This week, CUNA Chief Economist Mike Schenk recorded a video from his home and had some grim news for the industry. But, tucked away inside some of the darker economic numbers and trends, there was a glimpse of sunlight.
According to Schenk, the U.S. economy contracted at a rate of 5% annualized in the first quarter and “our baseline forecasts calls for further contractions in the second quarter, equal to 35% annualized.”
“We are expecting nasty economic consequences,” Schenk said. He framed these comments around the expectation of unemployment rising above the 23% level, as well as a full contraction of the U.S. economy hitting 4% for the year and that there will not be a V-shaped recovery. Schenk said he expects other letters to take its place.
“We believe this will be a U-shaped downturn, if we’re lucky. If not, it will be an L-shaped downturn,” he said.
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A U-shaped recovery, in this case, would show a gradual rise of the economy back to previous highs. But, an L-shaped recovery looks exactly like the letter – a sharp decline, followed by a flat to very slow rate of recovery that could take years.
High unemployment, shelter-in-place orders and uncertainty about the length and death toll of the pandemic are only a few of the items credit union members are worried about. “Credit union members will feel the effects and the financial stress of these items well past the end of the pandemic,” Schenk said.
And for credit unions, executives should brace for interest rates to remain close to zero through the end of 2021, as well as a severe downward pressure on asset yields, because they “will be declining and declining significantly” and will have a direct impact on a credit union’s bottom line. Asset yields typically account for about 75% of those bottom-line results.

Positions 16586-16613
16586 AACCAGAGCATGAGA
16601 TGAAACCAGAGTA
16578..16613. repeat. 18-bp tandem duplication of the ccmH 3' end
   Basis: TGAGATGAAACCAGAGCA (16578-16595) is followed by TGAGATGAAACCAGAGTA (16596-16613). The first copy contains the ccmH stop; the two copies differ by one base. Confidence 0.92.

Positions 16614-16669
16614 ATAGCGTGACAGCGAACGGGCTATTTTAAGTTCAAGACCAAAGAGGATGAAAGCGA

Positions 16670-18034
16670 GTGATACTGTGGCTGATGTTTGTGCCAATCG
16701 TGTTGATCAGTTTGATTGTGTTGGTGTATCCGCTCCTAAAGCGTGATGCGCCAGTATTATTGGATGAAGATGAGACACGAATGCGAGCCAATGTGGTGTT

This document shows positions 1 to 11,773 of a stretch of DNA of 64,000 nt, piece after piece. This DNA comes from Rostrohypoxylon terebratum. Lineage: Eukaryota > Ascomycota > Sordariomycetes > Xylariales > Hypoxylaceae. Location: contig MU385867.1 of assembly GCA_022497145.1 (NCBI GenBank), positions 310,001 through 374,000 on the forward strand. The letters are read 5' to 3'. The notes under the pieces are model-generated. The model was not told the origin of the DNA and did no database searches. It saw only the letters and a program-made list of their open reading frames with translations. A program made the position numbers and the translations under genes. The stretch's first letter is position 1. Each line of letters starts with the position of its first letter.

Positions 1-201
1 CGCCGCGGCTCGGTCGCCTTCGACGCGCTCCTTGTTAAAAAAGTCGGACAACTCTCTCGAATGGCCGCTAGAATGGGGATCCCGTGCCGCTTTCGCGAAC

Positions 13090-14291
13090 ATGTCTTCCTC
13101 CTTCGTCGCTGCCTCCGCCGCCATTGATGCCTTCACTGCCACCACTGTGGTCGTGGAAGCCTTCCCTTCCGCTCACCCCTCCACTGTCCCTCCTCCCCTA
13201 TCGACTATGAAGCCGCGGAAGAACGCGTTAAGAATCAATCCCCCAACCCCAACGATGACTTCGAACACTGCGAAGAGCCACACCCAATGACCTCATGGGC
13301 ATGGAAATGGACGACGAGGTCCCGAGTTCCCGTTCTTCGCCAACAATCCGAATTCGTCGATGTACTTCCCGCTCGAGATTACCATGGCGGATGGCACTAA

So, where is that ray of sunlight from Schenk?
He said that credit unions were being smart in the pre-coronavirus days. “Credit unions collectively entered this crisis in good shape.” According to Schenk, credit unions overall had strong asset, loan, savings and membership growth, as well as excellent delinquency and net charge-off rates.
While most of those numbers have already gone in the wrong direction, Schenk said credit unions should expect a surge in credit union memberships in the wake of this crisis, as the industry experienced after the Great Recession.
The other expectation down the road, according to Schenk, a spike in credit union consolidations. “We do not expect to see a spike of credit union failures, despite the severity of the crisis. We do expect an increase in consolidations going forward,” he said. Those consolidations, he believed, would come in the wake of the crisis in the next two to three years.
In the video, Schenk also announced a new economic crisis planning tool for credit unions called the Capital Planning Analysis. This tool allows credit unions to plug in different economic scenarios specific to the credit union to see how resilient the credit union might be in the next one, two or five years.